JR’s Fight in China – Leg Kicks, Boxing and Muay Thai Style

JR in China When I first came to Lanna two years ago there was a “new trainer” named JR.  He wasn’t new to the camp but rather was a...

JR in China

When I first came to Lanna two years ago there was a “new trainer” named JR.  He wasn’t new to the camp but rather was a fighter for the camp who had recently “retired” into being a trainer, without really retiring fully from fighting.  He was young and confident – he smiled all the time and never said a word to me, but he and a younger Thai fighter named Big hung out like they were brothers.  They did everything together.

When I came back to Lanna JR was gone and I missed him, despite not really having interacted with him at all the previous trip.  The energy of his presence was notably absent.  A few weeks into my return for a longer stay at the camp, however, JR showed up.  He is living in China now, training students at a gym and still fighting but for much more money than he’d be making in Chiang Mai.  He also likes fighting in China because it’s “very easy,” he says.  “No elbows, no clinch; easy.”  He smiles as he says this, admitting that he’s always smaller than his opponents because he fights at 70 kg and probably only weighs 65 kg himself.  He doesn’t see that as an issue and it sounds like he usually wins.

JR returns to Chiang Mai a couple times per year to renew his visa.  During his last visit he held pads for me a few times and gave me advice on my training, telling me I needed to go 100% all the time in training, full power at every moment, in order to build up my strength and “fight easy.”  It was a meaningful lesson that I have taken to heart and I think of him often.

Just after New Year a friend at the camp who has been training at Lanna, off and on, for over 7 years posted a link to JR fighting in China online.  I was incredibly excited to watch it.  I’d seen JR fight here in Chiang Mai during his last visit and it was a short but very impressive fight.  He’d started out strong and uses his hands a lot for a Thai, with very clean boxing and body shots.  He usually starts out orthodox and then switches to south paw in the 3rd or 4th round to mess with his opponent (he is “naturally” left-handed), so his power is pretty devastating on either side.  In the second round JR’s opponent leg kicked him pretty hard and JR didn’t like it, so he went into a quick pattern of left hooks to the head and low kicks to the thigh until the guy couldn’t get up anymore and the ref called it.  It was spectacular.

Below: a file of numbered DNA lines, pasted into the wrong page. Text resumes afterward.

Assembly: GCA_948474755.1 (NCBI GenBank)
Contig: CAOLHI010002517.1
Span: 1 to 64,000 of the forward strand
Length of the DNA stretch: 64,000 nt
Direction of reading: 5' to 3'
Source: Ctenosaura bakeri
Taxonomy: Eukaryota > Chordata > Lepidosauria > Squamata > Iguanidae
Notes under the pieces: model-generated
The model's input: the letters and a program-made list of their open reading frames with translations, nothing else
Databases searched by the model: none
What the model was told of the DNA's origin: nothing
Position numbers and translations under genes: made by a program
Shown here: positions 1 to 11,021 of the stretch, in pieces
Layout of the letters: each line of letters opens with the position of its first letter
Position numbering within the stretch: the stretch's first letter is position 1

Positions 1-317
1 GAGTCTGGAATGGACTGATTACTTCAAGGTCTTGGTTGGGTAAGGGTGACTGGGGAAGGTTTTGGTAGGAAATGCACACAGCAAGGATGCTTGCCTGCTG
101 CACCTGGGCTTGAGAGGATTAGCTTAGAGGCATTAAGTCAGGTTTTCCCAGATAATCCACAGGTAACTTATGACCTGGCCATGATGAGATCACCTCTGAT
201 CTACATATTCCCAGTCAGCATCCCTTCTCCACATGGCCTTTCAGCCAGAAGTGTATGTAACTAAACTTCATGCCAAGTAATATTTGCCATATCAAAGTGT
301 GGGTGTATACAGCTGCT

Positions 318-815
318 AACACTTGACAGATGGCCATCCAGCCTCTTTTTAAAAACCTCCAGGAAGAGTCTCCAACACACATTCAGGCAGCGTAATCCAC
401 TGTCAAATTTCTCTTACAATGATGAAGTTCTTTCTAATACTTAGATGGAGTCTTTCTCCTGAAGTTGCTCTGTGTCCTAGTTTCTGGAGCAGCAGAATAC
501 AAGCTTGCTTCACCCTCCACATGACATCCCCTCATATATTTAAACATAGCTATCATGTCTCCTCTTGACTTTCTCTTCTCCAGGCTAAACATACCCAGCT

JR in Chiang Mai (video below)

This fight in China is a much bigger production and his opponent is older and more experienced (and heavier).  My favorite thing about the fight is that, even though it’s not as quick as JR’s fight in Chiang Mai, it’s the same pattern of his opponent raising the level and JR meeting and exceeding that level with swift escalation.  You can hear the Chinese guy’s corner yelling, “elbow! Elbow!” and I was thinking to myself oh God, don’t do that because you’re only going to piss him off!  Sure enough; scary.

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A 100 lb. (46 kg) female Muay Thai fighter. Originally I trained under Kumron Vaitayanon (Master K) and Kaensak sor. Ploenjit in New Jersey. I then moved to Thailand to train and fight full time in April of 2012, devoting myself to fighting 100 Thai fights, as well as blogging full time. Having surpassed 100, and then 200, becoming the westerner with the most fights in Thailand, in history, my new goal is to fight an impossible 471 times, the historical record for the greatest number of documented professional fights (see western boxer Len Wickwar, circa 1940), and along the way to continue documenting the Muay Thai of Thailand in the Muay Thai Library project: see patreon.com/sylviemuay

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